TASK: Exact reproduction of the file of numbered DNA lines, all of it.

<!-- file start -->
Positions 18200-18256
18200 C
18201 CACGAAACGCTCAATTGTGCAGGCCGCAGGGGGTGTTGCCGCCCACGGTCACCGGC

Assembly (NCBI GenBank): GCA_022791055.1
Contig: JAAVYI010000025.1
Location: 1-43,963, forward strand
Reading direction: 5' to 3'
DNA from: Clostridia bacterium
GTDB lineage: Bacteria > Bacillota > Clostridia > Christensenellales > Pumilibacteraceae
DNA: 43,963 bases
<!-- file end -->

Positions 18200-18256
18200 C
18201 CACGAAACGCTCAATTGTGCAGGCCGCAGGGGGTGTTGCCGCCCACGGTCACCGGC

Assembly (NCBI GenBank): GCA_022791055.1
Contig: JAAVYI010000025.1
Location: 1-43,963, forward strand
Reading direction: 5' to 3'
DNA from: Clostridia bacterium
GTDB lineage: Bacteria > Bacillota > Clostridia > Christensenellales > Pumilibacteraceae
DNA: 43,963 bases